Hendrik Elingsz van Rijgersma (born January 5, 1835 in Lemmer, Province of Friesland, the Netherlands, died March 4, 1877 in St. Martin) was a Dutch naturalist, physician, amateur botanist, malacologist and ichthyologist. He became a physician in 1858, and practiced medicine in the small town of Jisp and on the island of Marken. In 1861 he married Maria Henriette Gräfing; they had seven children.
When slavery was abolished in the Dutch colonies in 1863, he was one of six physicians appointed to provide medical care to the liberated slaves on the island of St. Martin in the Netherlands Antilles, where he served as government physician until his untimely death at the age of 42. There he collected many fossils, plants, birds, reptiles, fishes, mollusks, crustaceans and insects.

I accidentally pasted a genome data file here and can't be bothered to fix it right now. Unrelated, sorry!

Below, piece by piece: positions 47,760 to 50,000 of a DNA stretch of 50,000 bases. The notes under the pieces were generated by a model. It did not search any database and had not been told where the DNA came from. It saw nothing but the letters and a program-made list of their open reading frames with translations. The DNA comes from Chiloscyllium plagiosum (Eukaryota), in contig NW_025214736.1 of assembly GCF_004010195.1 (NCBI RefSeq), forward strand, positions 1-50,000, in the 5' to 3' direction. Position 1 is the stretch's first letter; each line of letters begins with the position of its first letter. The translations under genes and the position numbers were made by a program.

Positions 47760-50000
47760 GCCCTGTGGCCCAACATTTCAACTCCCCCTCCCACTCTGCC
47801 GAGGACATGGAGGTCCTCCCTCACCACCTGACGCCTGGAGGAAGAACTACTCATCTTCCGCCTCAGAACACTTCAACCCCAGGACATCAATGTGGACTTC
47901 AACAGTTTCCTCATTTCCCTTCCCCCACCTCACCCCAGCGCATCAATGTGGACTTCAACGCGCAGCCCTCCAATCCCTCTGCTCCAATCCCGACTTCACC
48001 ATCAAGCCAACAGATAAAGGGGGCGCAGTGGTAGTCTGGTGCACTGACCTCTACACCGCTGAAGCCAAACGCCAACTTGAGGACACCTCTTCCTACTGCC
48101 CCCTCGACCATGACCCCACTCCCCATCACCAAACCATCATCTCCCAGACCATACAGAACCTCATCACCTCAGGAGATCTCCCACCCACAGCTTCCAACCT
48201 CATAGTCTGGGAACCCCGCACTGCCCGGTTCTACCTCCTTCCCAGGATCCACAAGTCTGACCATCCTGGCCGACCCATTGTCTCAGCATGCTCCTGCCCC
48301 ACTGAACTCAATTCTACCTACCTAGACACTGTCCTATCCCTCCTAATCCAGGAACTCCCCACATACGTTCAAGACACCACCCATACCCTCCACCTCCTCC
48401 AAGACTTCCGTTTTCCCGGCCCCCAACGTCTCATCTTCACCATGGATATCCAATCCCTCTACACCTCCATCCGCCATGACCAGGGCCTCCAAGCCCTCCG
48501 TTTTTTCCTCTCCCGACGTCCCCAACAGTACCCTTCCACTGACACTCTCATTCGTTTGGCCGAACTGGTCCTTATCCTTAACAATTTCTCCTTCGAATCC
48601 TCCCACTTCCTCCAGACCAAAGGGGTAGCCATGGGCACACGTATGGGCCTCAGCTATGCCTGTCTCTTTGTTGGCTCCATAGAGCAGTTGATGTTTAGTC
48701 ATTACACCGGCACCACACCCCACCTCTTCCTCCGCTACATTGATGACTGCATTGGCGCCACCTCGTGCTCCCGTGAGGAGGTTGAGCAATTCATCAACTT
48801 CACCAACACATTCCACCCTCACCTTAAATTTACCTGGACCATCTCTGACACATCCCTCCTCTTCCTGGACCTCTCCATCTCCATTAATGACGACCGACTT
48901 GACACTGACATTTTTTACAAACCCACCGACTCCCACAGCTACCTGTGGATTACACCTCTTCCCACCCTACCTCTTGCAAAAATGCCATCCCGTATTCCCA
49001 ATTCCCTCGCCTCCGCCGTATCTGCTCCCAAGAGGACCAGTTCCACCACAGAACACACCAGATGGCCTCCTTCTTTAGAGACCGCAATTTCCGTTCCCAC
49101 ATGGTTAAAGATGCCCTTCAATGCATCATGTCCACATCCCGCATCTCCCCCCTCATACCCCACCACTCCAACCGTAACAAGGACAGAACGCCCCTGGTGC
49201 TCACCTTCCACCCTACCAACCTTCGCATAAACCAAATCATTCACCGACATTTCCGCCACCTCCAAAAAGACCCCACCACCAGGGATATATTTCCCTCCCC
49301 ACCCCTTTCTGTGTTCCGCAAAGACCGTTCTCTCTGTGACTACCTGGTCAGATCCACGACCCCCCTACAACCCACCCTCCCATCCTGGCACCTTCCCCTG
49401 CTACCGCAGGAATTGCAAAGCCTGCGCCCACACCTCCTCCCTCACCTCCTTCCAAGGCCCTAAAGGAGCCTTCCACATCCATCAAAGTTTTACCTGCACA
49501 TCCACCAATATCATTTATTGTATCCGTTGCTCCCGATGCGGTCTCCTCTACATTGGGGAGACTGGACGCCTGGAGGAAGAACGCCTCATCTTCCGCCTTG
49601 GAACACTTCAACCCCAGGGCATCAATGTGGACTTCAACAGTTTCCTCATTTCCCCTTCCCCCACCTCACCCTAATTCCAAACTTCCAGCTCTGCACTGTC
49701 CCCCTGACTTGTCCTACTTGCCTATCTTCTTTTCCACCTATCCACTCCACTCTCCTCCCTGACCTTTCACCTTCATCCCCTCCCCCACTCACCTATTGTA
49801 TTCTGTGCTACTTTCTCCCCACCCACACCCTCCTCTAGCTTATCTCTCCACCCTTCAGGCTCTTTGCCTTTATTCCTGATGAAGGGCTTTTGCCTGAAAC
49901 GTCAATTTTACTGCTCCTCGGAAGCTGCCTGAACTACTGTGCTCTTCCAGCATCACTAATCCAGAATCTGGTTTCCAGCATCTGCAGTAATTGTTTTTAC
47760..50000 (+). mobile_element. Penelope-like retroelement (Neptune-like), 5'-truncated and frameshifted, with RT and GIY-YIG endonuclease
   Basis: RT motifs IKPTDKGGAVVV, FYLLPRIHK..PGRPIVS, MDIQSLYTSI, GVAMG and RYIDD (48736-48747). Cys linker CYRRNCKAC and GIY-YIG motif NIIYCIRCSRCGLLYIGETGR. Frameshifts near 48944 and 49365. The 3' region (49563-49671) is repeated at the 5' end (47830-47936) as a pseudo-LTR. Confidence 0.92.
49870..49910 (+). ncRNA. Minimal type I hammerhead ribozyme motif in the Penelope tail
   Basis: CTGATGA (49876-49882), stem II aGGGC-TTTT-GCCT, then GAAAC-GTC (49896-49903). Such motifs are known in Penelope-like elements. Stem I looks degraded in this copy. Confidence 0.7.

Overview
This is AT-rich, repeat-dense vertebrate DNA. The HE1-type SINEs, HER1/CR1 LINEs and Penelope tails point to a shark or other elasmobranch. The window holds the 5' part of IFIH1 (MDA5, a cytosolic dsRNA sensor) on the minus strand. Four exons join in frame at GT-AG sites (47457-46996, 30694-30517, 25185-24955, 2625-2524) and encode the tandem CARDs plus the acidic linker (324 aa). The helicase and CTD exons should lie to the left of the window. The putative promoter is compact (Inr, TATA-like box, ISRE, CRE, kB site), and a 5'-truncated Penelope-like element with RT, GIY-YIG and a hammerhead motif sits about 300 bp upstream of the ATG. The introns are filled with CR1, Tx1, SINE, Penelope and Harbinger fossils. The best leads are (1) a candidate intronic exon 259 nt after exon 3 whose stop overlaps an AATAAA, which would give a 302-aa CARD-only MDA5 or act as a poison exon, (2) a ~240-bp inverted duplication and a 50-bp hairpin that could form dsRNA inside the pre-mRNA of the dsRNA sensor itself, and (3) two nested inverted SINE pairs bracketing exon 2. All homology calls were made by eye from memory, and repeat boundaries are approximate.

Hendrik van Rijgersma was an excellent painter and left to posterity many, mostly unpublished, drawings, sketches and water colors of plants, shells and other subjects.
His animal collections were sent by him to the Academy of Natural Sciences of Philadelphia, of which he was a corresponding member. The plants he sent to the Berlin herbarium were destroyed. There apparently are also plants he collected at the National Herbarium of the Netherlands at Leyden. In the Swedish Museum of Natural History, there are 129 plants collected by van Rijgersma, of which 74 have illustrations.WorldCat